Figure 6 illustrates the results of the two models based on the natural chemical and photometric evolution of stellar populations and interstellar medium described above. The two models of Wang (1991b) shown in Figure 6 bracket all those displayed in his Figure 2 for zf = 5. Some of these models are also strongly limited by the FIRAS distortion results, in particular the PIE models of Wang with exponentially declining star formation rate. The conflict with the FIRAS data would be lower for the lower zf PIE model of Wang (zf = 2). The accretion models of Wang are in more acceptable agreement, since they show little evolution of the dust mass with lookback time. Note that the models of Wang have not been constrained to fit the observed local universe far-infrared number counts, unlike the parametric translational models discussed above, and the models of Franceschini et al. (1993). The opaque model of Franceschini et al. (1993) is also marginally in conflict with the more stringent of the two FIRAS limits.

Figure 6

Figure 6. Comparison of various models for the integrated light of galaxies and protogalaxies to the COBE data. Heavy solid lines - Wang (1991b) zf = 5 PIE model with exponentially decreasing star formation rate (upper), zf = 5 accretion model with constant star formation rate (lower). Dashed lines - Franceschini et al. (1993) population synthesis no-evolution (lower), moderately opaque (middle) and opaque (upper) models. Light solid lines - Franceschini et al. (1991) protogalaxy models with zf = 4.3, Deltaz = 0.3 (lower), zf = 2 Deltaz = 0.1 (upper).

A constraint on the dust content and temperature of young disk galaxies has been derived by Fall and Pei (1993), who have estimated the dust density of the damped Lyalpha systems, which may be the progenitors of present-day galactic disks, from the observed reddening of quasars seen on the line-of-sight through the damped Lyalpha systems. From this dust density they can then estimate the contribution of these disks to the far-infrared and submillimeter background in a simple way, with the (unknown) dust temperature as the only important variable. They find limits on the co-moving dust density in the damped Lyalpha systems of 10-6 < h Omegadust < 10-4. Using the then available FIRAS and DIRBE limits, these dust densities translated to limits on the dust temperature in the disks of < 60K and < 25K for h Omegadust = 10-6 and 10-4, respectively, based on an integration of the damped Lyalpha systems between redshifts of 2 and 3, where they are observed. The newer FIRAS limits of Mather et al. (1993) would lower these temperature limits somewhat. This is an interesting technique, though it is limited by definition to low optical depth lines-of-sight through the foreground systems, thus can tell us little of any denser star forming regions in young disk galaxies. It can also tell us nothing of the dust masses and temperatures in ellipticals and S0s at high redshift, and these are the systems that are most likely to be the most important far-infrared emitters at early epochs.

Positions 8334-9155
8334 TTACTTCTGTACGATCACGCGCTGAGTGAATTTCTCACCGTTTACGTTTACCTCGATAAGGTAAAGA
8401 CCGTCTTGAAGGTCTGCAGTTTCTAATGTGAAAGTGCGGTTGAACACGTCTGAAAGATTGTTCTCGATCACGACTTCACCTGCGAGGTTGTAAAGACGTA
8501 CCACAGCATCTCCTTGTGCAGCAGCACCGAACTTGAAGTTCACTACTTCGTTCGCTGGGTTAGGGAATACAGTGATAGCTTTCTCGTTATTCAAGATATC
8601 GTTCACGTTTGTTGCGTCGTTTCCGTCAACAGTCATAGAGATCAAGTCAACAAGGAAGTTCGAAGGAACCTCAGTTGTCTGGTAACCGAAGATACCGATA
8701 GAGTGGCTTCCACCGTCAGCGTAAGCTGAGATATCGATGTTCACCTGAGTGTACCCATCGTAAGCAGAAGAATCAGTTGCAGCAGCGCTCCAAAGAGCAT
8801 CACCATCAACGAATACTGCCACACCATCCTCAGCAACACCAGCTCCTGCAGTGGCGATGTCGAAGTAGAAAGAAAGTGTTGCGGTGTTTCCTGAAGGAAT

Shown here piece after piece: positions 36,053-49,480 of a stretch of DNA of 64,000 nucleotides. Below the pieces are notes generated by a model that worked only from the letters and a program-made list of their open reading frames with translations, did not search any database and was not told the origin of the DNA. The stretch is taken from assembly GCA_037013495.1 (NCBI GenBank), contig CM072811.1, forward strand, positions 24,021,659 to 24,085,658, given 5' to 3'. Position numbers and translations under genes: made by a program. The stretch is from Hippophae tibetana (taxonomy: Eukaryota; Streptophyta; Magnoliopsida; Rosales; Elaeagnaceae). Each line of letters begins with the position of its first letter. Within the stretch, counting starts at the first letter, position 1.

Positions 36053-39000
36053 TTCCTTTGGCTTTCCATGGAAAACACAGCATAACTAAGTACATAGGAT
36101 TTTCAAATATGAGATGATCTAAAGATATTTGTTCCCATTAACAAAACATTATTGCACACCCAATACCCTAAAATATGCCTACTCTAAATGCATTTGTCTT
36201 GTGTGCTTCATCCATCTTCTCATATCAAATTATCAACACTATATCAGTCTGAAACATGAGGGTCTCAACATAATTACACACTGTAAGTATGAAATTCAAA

Some additional constraints on evolving galaxy models can be sought at other wavelengths. In the radio a strong correlation in evolutionary behavior may be expected because of the well-known strong correlation between far-infrared and radio fluxes for most types of radio-quiet galaxies (e.g., Helou, Soifer and Rowan-Robinson 1985). A historical anecdote is of interest here. Far-infrared evolution studies are presently based on IRAS data, and when IRAS was launched few people dreamed it would be sensitive enough to tackle cosmological questions realistically! In fact what motivated Perry Hacking to address this question for his thesis (Hacking 1987; Hacking, Condon and Houck 1987) was the realization that if, because of the radio-infrared correlation, galaxies evolved as much in the far-infrared as they apparently do at cm radio wavelengths (L propto (1 + z)~4, Condon 1984) then such strong evolution should be detectable by IRAS, even though it only probed to modest redshifts (z ltapprox 0.1). The result of Hacking's study was the conclusion that the faint IRAS 60µm counts could be fitted reasonably well with the same model that was found to best fit the counts for the sub-millijansky radio source population (i.e., the non-active galaxy radio source population) by Condon (1984).

Similar conclusions have been reached by other authors using different models (e.g., Danese et al. 1987; Treyer and Silk 1993; Franceschini et al. 1993), therefore it seems clear that in the relatively local universe at least, the radio and far-infrared number counts and redshift distributions of non-active galaxies can be used together to constrain evolutionary scenarios. Unfortunately, for cosmological background studies the radio wavelength region is considerably less interesting that the far-infrared, as Malcolm Longair describes eloquently elsewhere in this volume.

There has been some work addressing the implications of evolving far-infrared bright galaxies to the X-ray background (Weedman 1990; Griffiths and Padovani 1990; Lonsdale and Harmon 1991; Treyer and Silk 1993). These studies conclude that the simplest parametric models which fit the far-infrared number counts can produce 50 to 100% of the soft X-ray background. Since much, if not all, of the soft X-ray background seems to be due to AGNs, the actual contribution from starbursting infrared-bright galaxies must be no more than 50% and probably lower. This constraint is likely to prove interesting as evolving models become more sophisticated.